OTD in History… August 28, 1963 & 2008, Martin Luther King Jr. delivers his I Have a Dream Speech & Barack Obama accepts the Democratic Presidential nomination
By Bonnie K. Goodman, BA, MLIS
On this day in history August 28, 1963, Civil Rights Movement leader Martin Luther King Jr. delivers his “I Have a Dream” speech at the Lincoln Memorial during the March on Washington for Jobs and Freedom organized by Bayard Rustin. The march and the speech were geared towards convincing President John F. Kennedy and Congress to pass the civil right legislation the president proposed in June. King delivered what is considered one of the best speeches in American history and the best of the 20th century on the “steps of the Lincoln Memorial” to an audience of 250,000. They descended on the capital to peacefully protest and demand as the History Channel recounts, “voting rights and equal opportunity for African Americans and to appeal for an end to racial segregation and discrimination,” that had been plaguing African Americans since the end of reconstruction. Journalist Gary Younge in his book The Speech: The Story Behind Dr. Martin Luther King Jr.’s Dream writes, the speech has “the themes of equality, freedom, and solidarity which it is based are nonetheless universal.” (Younge, 26) The sixteen-minute speech diverted greatly from seven-minute text King prepared to deliver. Historians question whether the speech would have the same impact as the preacher’s sermon King delivered.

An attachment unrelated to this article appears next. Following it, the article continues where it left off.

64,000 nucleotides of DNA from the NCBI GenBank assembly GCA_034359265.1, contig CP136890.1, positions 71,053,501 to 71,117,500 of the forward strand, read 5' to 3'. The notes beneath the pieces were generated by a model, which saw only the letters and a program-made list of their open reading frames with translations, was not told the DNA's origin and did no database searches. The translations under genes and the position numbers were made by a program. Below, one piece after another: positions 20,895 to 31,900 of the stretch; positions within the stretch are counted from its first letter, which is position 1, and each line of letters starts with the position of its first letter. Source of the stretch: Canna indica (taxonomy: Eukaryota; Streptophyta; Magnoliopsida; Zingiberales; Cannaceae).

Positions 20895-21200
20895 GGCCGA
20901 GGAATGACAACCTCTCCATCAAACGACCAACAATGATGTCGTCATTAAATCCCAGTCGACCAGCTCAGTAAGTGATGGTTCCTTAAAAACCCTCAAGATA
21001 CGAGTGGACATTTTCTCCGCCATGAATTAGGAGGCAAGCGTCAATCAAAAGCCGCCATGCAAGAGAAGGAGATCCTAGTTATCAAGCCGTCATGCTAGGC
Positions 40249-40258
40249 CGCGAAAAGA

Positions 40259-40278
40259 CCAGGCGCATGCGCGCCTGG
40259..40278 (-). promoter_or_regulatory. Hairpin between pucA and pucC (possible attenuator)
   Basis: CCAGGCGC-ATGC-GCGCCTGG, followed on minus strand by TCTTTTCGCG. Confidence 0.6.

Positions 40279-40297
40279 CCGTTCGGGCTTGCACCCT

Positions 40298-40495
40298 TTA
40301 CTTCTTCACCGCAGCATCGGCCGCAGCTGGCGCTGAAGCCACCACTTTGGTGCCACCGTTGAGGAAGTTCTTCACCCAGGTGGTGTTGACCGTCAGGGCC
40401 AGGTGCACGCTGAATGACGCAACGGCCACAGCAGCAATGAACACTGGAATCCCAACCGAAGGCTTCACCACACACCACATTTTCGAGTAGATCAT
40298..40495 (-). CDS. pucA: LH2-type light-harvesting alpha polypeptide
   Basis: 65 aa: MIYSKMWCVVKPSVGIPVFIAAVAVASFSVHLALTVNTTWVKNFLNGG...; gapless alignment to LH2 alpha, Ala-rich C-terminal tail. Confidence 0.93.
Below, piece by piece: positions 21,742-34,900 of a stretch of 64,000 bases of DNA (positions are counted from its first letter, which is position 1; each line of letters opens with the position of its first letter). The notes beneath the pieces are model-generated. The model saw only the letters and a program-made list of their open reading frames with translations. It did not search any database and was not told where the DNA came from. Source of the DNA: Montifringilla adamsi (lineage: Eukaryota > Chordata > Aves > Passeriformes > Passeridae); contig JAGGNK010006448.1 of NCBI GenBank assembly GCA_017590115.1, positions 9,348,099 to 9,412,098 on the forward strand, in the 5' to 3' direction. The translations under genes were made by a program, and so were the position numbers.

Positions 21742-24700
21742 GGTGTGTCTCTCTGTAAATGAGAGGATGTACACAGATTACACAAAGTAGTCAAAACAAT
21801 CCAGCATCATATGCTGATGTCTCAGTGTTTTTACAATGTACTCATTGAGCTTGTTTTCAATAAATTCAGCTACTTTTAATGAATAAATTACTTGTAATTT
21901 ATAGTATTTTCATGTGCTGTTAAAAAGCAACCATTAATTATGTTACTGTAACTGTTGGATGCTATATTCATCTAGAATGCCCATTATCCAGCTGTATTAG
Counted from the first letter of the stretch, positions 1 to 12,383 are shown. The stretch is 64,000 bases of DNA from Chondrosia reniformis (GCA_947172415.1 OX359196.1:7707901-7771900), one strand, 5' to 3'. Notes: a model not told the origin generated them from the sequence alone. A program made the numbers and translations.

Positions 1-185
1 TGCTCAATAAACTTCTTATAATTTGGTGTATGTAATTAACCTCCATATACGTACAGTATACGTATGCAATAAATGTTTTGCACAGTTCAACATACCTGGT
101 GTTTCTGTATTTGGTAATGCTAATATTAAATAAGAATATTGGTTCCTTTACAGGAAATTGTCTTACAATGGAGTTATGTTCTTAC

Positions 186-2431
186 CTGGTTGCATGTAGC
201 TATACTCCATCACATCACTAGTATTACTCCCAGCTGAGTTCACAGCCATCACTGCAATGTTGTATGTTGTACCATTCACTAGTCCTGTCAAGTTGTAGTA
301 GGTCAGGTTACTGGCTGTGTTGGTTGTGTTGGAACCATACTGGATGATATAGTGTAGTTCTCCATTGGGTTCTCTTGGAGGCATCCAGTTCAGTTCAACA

The speech invoked many of the greatest speeches and writings in American history including Abraham Lincoln’s Gettysburg address, Thomas Jefferson’s Declaration of Independence, the Constitution, and the Emancipation Proclamation, combined with the soaring rhetoric King developed as a Baptist preacher. King reminded the country that “Five score years ago, a great American, in whose symbolic shadow we stand today, signed the Emancipation Proclamation,” with the 100th anniversary of the Emancipation Proclamation, African Americans, “the Negro still is not free.” The speech had an overriding theme of “I have a dream.” King had used the motif twice before in similar speeches in November 1962, June and August 1963, and been using the dream metaphor since 1960 but none had the impact of the speech King delivered at the March on Washington.